The first speaker (starts at 18:15) states his desire to rename the building after a black woman. He doesn’t propose any suggestions but makes it clear that the main criteria should be their gender and race.
“I think that we cannot allow the name to be changed to anyone other than a black woman, period.”
A member of the second group of speakers, again presumably the protest organizers dressed in “bloody” clothing, voices her concern that even debating this topic is an act of white supremacy.
“Protesting the name changing debate of CC Little has also allowed for us to show that white supremacy doesn’t always look like white hoods or confederate battle flags. It can also look like debating whether or not the name of someone that supported a movement that sterilized thousands of woman of color should be changed.”
This was maybe the most concerning part of the video for me, and something else reminiscent of the Evergreen fiasco. THE DEBATE itself is an act of white supremacy. Just as Professor Weinstein’s objection to the Day of Absence was prima facie evidence of white supremacy, so too is the debate about changing the name of CC Little. If the University of Michigan wasn’t a white supremacist institution it would have already changed the name. When the bar for “white supremacist” has fallen so low, what value does the term have? Do we all agree that this is an act of “white supremacy?” It seems to me that we need to agree on the definitions of these loaded terms before we can go anywhere else with the discussion.
The next speaker (starts at 24:00) echos the concerns over the framing of the debate itself.
“So first I want to make it clear that this isn’t a debate about renaming a building. This is a debate about whether black or brown women deserve to feel comfortable at this university. And something that I’m questioning is why is this conversation about black and brown women’s comfort is only worth having when white people want to have it?”
In this speaker’s mind, there is a debate at the University of Michigan over whether “black or brown women deserve to feel comfortable” on campus. If that’s true show me the people on the opposing side. Who thinks that they don’t deserve to feel comfortable? What do you mean by “deserve to feel comfortable?” Reframing the debate this way is both disingenuous and unhelpful for remedying any real injustices, particularly in achieving the supposed desire of the protestors in changing the name of CC Little.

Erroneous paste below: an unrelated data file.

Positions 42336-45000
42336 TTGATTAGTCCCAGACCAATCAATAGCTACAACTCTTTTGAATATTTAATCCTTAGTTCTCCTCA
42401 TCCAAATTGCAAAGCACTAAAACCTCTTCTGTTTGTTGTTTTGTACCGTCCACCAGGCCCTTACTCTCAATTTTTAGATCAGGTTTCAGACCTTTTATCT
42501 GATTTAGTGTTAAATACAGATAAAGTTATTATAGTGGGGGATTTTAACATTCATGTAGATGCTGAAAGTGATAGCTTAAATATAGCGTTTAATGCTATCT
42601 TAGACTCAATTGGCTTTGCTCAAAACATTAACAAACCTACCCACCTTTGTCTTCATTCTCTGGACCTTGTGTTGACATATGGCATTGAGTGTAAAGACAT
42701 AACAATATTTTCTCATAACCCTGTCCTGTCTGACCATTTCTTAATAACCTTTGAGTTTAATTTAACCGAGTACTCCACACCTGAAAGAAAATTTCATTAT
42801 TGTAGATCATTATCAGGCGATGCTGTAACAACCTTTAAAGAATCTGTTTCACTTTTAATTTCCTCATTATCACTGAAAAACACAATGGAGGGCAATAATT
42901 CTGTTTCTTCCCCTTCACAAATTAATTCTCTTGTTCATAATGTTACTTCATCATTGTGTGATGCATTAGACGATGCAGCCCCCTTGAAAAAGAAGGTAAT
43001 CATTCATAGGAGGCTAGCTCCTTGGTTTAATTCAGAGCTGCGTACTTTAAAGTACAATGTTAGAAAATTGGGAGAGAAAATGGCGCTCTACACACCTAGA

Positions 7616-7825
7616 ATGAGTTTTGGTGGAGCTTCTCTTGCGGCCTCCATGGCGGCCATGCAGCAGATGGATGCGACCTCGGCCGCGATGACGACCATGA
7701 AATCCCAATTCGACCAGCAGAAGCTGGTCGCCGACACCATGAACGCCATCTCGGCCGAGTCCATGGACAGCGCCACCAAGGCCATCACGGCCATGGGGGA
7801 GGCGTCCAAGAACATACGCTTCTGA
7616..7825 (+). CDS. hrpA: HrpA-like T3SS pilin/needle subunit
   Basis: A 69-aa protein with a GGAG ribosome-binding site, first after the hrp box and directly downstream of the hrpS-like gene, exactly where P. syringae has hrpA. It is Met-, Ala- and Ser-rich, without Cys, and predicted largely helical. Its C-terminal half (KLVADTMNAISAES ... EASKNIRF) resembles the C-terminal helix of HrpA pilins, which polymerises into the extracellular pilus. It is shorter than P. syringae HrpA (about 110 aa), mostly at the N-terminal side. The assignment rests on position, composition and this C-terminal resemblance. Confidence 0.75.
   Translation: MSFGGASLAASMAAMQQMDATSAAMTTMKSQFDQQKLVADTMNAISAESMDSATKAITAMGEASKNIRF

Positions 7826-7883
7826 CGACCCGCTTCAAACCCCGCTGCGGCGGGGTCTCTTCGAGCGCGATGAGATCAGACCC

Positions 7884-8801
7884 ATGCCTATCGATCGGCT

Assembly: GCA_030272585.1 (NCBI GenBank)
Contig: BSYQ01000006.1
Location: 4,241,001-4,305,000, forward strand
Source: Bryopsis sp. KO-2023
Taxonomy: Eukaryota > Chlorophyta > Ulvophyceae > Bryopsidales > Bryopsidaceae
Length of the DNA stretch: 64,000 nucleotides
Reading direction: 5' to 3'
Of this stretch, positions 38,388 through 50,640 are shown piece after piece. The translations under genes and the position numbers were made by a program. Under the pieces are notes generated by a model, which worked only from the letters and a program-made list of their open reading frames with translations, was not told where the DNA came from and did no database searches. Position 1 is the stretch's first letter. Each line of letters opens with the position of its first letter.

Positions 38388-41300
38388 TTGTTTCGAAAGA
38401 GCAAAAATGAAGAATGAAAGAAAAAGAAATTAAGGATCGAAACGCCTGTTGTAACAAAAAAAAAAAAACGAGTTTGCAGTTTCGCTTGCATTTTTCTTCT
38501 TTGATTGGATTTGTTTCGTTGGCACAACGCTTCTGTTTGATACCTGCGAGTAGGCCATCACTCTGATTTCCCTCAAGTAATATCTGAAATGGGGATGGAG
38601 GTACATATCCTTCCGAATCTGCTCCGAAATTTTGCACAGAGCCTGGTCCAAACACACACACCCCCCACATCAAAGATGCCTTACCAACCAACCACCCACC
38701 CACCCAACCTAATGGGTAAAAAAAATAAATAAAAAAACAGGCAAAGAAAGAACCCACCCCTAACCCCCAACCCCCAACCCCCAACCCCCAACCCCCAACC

After this the event host takes the microphone back to explain the purpose of the panel discussion (starts at 25:15).
“Thank you so much. First off we want to move on to the panelists for a little bit so they can describe more, for anybody in the room who doesn’t know much about this issue, more about the issue. And then after that we’ll be able to break out so we can hear all of everybody’s voices. Is that okay with everyone in the room?”
The protestors respond negatively to his question. It’s not okay to them. They don’t want a discussion because that is itself an act of white supremacy. He must not have been listening. His cohost (it appears) takes the microphone (starts at 25:43) to reaassure the protestors that they won’t need to hear any opposing ideas.
“Hi. I just wanted to let you know that this is not going to be a debate where people are actually going to support the idea of keeping CC Little with its name. This is more, just an event for people to kind of learn about who CC Little was, because theres quite an uncomfortable amount of people who still don’t know who he is. And so you’re not really gonna hear that side.”
This recieves sparse applause. The need to shelter and protect these students like children reminds me of equity feminist Christina Hoff Sommers’ expereince at Oberlin College where after her speech on their campus students were encouraged to retreat to a safe room to “decompress.” Apparently 30 students and a therapy dog did so during and after her speech.
After this initial round of audience speakers the panel begins to share their ideas on the topic (starts at 26:00). The first explains how the people assembled on stage have been working all summer to start the process of changing the name of CC Little. She talks about how they made an intellectual case online for why they should change it and is asking the audience to endorse the case so when they present to the regents it is backed by the weight of student support. She also explains how she wants this case to be an opportunity for public education on CC Little and the history of eugenics in America. Good. This sounds constructive. Basically, she is saying that she’s on their side. As the panel host said earlier, there is no debate going on in the ballroom, everyone there agrees that the name of the building should be changed. However, her efforts are not warmly received. After the panlelist, another student protestor shares his ideas (starts at 28:38).
“Hi Okay. (States Name.) Thank you so much for saying these things. However, I think policy is fucking dumb. Too many of my friends have been exploited time and time again, paid or unpaid, by the university for things that they won’t see realized at their time at the university. And so I think we can change the name of CC Little right now, we can do it tomorrow, if there was enough institutional support here. Ya know?”
I don’t know. And I think the panelist also doesn’t know. One of the panelists later says she has been working on this issue for 15 years, writing pieces every 3–4 years to keep the debate in the public conciousness. If she was able to change the name of the building overnight, I’m sure she would have opted for that option.
Perhaps showing the true, underlying desires of the protestors, the same student protestor then lists the names of the other buildings he wants changed. They include Angel Hall, Tappan Hall, Ross School of Business, and Weiser Hall. As he lists all of these names he receives loud applause from the audience. He explains why.